Treasure Island’s Secret Booty: Radioactivity

Monday, August 20, 2012

Toxic contamination was not an unknown factor when the San Francisco Board of Supervisors voted 11-0 in June 2011 to approve a $1.5 billion commercial/residential development on the former Treasure Island Naval Station site that would be home to 19,000 people.

The Navy had documented the ammunition bunkers and solid waste dumps that littered the manmade island sitting in the middle of the San Francisco Bay, including sites dedicated to decontaminating radioactive materials. And local publications like SF Weekly had written about the lurking dangers as far back as 2006 (“Toxic Acres”).

But a recent report by the Department of the Navy has revealed that its earlier mapping of the island’s radioactive sites missed a lot, resulting in a haphazard cleanup that left unmarked hot spots in unexpected locations. Military activities involving radiation were far more extensive than earlier believed and documentation had been hidden or ignored for decades.

Treasure Island was originally created by the federal government from landfill in 1937 and hosted the Golden Gate International Exposition in 1939-40. It was going to serve as Pan American World Airways headquarters, but was turned into a naval base during World War II. After the war the Navy continued to use it for various activities until the base was decommissioned in 1996.

A small number of people continued to live on the island, many in ex-military townhouses with spectacular bay views and cheap rents, or as part of a homeless relocation effort run by 20 local agencies. 

In the intervening years, there were discoveries and cleanups of dioxins, polychlorinated biphenyls (PCBs) and polycyclic aromatic hydrocarbons (PAHs)—all highly toxic chemicals—but concern about radioactive contamination remained relatively low-key until recently.

The new report from the Navy, released in August, describes for the first time the extensive radiation-related activities on the island during and after the war and adds new potential hot spots to its maps. The latter is critical because companies hired to do radioactive cleanup were hauling contaminated soil from those sites and dumping it all over the place.

The Navy embarked upon its newest study of the island after cleanup crews were finding radiation in spots thought to be clean, some of them in areas targeted for the new mega-development.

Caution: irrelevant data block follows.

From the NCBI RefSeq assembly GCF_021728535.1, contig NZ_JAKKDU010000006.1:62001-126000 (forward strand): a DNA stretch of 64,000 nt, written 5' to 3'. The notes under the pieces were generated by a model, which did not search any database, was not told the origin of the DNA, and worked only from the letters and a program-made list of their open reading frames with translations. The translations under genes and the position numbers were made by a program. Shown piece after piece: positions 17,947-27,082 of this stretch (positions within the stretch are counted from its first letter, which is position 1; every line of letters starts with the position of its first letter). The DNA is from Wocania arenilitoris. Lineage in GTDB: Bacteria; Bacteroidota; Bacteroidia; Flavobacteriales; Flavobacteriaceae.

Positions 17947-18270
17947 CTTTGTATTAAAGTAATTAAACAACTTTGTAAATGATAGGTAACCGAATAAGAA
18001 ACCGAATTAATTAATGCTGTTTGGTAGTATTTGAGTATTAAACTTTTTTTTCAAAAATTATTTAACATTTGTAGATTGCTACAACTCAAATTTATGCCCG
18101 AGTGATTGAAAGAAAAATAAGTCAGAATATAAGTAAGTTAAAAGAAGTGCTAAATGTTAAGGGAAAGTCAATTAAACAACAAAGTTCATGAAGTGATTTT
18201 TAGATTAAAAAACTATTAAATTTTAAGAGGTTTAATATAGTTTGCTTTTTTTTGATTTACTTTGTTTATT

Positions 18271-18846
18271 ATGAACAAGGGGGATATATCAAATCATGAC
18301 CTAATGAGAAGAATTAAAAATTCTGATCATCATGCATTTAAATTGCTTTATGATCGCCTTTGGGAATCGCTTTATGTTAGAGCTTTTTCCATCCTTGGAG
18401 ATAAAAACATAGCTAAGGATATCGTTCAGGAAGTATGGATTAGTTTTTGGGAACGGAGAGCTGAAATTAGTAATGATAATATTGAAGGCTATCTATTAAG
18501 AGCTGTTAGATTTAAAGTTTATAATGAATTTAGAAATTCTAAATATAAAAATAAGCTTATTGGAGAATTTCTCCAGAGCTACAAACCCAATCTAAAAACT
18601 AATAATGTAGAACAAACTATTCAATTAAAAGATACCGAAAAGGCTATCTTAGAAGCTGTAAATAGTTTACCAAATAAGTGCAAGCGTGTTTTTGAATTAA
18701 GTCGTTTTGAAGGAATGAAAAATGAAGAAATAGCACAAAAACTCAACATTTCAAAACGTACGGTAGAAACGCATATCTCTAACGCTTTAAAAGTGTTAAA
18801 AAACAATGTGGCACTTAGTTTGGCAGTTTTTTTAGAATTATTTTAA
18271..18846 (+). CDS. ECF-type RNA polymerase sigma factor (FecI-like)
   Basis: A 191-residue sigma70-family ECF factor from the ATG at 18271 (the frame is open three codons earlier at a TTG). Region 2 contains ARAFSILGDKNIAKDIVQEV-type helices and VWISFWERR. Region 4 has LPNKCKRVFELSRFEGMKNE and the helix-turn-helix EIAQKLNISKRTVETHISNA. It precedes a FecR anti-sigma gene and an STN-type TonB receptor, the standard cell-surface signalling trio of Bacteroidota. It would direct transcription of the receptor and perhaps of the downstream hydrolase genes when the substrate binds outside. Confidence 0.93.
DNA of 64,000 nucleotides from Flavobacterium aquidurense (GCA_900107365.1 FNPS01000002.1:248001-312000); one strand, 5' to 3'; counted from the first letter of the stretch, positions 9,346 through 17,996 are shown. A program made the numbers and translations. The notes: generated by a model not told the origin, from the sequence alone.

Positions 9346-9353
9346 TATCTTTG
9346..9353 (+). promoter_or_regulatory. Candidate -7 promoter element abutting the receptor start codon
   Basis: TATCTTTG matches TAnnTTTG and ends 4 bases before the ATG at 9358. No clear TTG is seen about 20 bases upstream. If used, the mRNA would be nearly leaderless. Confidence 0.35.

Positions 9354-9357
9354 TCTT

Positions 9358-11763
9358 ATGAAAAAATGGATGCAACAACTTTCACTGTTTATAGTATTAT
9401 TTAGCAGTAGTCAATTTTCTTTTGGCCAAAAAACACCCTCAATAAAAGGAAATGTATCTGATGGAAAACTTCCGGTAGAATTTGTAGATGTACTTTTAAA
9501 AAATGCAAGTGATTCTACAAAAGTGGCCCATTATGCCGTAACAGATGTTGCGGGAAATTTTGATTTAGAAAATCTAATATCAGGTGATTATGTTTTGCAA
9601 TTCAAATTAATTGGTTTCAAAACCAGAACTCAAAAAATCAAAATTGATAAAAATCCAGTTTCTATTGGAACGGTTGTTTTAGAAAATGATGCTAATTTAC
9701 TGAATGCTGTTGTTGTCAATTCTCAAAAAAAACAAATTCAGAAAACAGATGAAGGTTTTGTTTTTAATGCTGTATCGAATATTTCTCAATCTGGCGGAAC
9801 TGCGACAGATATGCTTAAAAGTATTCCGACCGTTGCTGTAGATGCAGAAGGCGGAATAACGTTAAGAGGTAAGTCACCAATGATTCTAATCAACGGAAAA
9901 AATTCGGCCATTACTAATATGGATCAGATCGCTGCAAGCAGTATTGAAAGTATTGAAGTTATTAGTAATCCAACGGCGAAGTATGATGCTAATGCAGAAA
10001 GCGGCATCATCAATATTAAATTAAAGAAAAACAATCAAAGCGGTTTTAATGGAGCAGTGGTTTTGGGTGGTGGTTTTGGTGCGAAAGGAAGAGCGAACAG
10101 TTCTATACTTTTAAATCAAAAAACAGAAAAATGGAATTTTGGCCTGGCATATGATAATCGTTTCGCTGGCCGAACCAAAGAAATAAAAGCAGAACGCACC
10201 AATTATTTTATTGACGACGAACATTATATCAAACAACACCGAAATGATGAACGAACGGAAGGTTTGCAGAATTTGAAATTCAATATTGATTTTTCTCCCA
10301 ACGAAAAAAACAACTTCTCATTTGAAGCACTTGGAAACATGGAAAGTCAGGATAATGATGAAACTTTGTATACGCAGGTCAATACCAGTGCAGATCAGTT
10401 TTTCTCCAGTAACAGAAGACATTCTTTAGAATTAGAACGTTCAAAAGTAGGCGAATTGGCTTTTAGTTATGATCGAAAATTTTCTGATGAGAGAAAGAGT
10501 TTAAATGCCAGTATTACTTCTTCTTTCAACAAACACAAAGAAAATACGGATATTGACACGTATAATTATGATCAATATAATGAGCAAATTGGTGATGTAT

Officials at the state Department of Toxic Substances Control say the new-found radioactivity is not a problem.

“If it were a public health issue, the (toxics control department) would have been very aggressive in taking steps to address it,” Denise Tsuji, chief of the unit monitoring  Treasure Island, told The Bay Citizen. “The Navy is removing it, managing it and taking it to an appropriate disposal facility.”    

The California Department of Public Health issued a notice of violation in 2011 against the main contractor conducting the cleanup for the Navy for relocating dirt from sites without testing it for radioactivity.

In May, the Department of Toxic Substances Control accused the Navy of rushing its cleanup, not testing properly for radioactivity and not being open with state officials about what it was doing. Although the Navy still officially refers to radioactive contamination on the island as negligible, it has hauled 1,000 truckloads of radioactive material off the island.

–Ken Broder


To Learn More:

Radiation History on Treasure Island More Widespread than Reported (by Matt Smith, The Bay Citizen)

Toxic Acres (by Ron Russell, SF Weekly)

S.F. Approves Treasure Island Plan (by Will Kane, San Francisco Chronicle)

Treasure Island Naval Station Historical Radiological Assessment (Department of the Navy) (pdf)

U.S. Navy Map of Contamination Areas (pdf)

Executive Summary of Draft Report on Treasure Island Contamination (Department of the Navy)

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